Bush's 'caution' on CO2 seen as 'foot-dragging' by critics

Supreme Court has ruled that EPA can regulate greenhouse-gas emissions from cars, but administration says deliberation needed.

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    Stacks emit smoke at Cinergy Corp.'s Gibson Station coal-burning power plant, near Princeton, Ind.
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With the U.S. Supreme Court peering over its shoulder and Congress turning up the political heat, the Bush administration is moving toward some sort of action on the climate-changing greenhouse gas carbon dioxide (CO2).

But what administration officials see as responsible deliberation – seeking public comment later this spring before acting under the federal Clean Air Act – critics charge is foot-dragging. Rep. Ed Markey (D) of Massachusetts, chairman of the House Select Committee on Energy Independence and Global Warming, calls it "running out the clock" before the next president takes over in 10 months.

Not so, says Environmental Protection Agency Administrator Ste­phen Johnson. Mr. Johnson's reason for going more slowly is that dealing with CO2 needs to be seen in a broader context: not just motor vehicles (which account for about 30 percent of the US total), but also such stationary sources as power plants, oil refineries, and cement and other manufacturers. In a letter to lawmakers quoted by the Associated Press he wrote:

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"Rather than rushing to judgment on a single issue this approach allows us to examine all the potential effects of a decision with the benefit of the public's insight."

Johnson has supporters among industry groups and conservative analysts. The Edison Electric Institute, which represents big utilities, said it's glad the EPA realizes the broad potential of carbon regulation. Reuters reported:

" 'It's appropriate that the EPA fully understands the consequences of using the Clean Air Act tool to address greenhouse gases,' said John Kinsman, the group's senior director for the environment. US utilities generally favor a legislative fix to carbon dioxide emissions rather than a regulatory one, which could be challenged and delayed by lawsuits."

Heritage Foundation energy and environment policy analyst Ben Lieberman warns that any short-term effort to substantially curtail CO2 emissions "would have extremely costly and disruptive impacts on the economy and on living standards." He continues:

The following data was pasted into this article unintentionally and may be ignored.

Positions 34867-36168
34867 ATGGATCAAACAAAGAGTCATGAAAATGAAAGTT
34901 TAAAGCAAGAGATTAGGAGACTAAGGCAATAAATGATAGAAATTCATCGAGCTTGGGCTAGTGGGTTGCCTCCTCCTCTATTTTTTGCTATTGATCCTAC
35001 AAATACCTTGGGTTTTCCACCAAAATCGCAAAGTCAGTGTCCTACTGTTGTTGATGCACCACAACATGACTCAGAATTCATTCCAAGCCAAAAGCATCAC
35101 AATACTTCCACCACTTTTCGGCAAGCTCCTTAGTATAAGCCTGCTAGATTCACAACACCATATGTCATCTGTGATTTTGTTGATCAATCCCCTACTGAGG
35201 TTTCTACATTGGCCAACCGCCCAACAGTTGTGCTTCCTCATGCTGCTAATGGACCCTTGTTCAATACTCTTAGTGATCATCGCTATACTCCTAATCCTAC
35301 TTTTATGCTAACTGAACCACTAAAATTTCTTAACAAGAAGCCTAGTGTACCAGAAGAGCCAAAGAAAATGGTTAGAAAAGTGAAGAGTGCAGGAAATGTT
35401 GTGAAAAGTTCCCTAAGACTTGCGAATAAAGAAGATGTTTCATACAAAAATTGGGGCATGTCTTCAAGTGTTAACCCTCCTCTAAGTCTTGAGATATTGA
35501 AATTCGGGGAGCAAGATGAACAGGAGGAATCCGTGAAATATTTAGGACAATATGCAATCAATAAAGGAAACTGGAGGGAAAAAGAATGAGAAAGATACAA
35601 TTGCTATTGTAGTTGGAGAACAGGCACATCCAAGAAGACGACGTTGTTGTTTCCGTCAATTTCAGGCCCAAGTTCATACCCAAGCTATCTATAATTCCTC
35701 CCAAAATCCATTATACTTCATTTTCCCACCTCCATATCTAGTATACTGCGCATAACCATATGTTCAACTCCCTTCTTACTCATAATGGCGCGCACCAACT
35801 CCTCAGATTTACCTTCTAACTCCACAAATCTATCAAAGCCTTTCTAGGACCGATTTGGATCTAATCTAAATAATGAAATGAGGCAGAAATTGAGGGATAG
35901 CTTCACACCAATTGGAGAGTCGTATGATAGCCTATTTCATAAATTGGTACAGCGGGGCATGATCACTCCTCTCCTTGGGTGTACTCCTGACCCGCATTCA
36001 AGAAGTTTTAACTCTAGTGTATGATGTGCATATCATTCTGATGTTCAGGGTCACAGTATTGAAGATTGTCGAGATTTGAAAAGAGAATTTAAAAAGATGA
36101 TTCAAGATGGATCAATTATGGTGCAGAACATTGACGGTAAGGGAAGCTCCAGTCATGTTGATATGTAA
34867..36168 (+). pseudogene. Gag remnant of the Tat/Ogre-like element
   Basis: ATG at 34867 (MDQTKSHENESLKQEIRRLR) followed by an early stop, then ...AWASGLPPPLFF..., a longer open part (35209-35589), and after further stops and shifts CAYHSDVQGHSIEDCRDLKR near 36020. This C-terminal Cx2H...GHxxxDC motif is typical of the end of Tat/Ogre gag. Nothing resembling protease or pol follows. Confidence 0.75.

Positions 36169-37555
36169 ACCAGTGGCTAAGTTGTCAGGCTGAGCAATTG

"The kind of industrial-strength EPA red tape that routinely imposes hundreds of thousands, if not millions, of dollars in compliance costs in a process that can drag on for a year or more could now be imposed for the first time on many commercial buildings, farms, and all but the smallest of businesses."

Since it first moved into the White House seven years ago, the Bush administration has resisted efforts to treat CO2 as a pollutant that is largely responsible for global climate change.

But the Supreme Court ruled a year ago that carbon dioxide from burning fossil fuels is subject to the Clean Air Act. If such emissions are a danger to public health and welfare, the court said, the EPA must regulate them – in particular, emissions from motor vehicles.

EPA staffers came to that conclusion, according to the Los Angeles Times.

"EPA staffers told the Times they had concluded that such greenhouse gases were a major threat to water supplies, crops, wildlife, and other aspects of public welfare, and their finding was forwarded to the White House for review in December. In addition, under orders from Johnson, the staff last fall completed a draft regulation to reduce greenhouse gas emissions from vehicles."

Still, Johnson chose to move slowly. Critics say it was in response to industry pressure. The New York Times editorialized:

"… the administration – despite all the blather about Mr. Bush's newfound awareness of the dangers of climate change – has again refused to do anything about the problem, wasting another year in a struggle in which time is no one's friend."

Congressional Quarterly reported that Representative Markey wants to subpoena the EPA for its failure to turn over documents related to global warming, including the EPA's draft proposal to regulate greenhouse gas emissions.

The political sniping between Congress and the White House over greenhouse gases and global warming comes the same week that former vice president Al Gore launched a three-year, $300-million campaign to mobilize Americans to push for big reductions in greenhouse gas emissions, a move The Washington Post calls "one of the most ambitious and costly public advocacy campaigns in US history." The Post story continues:

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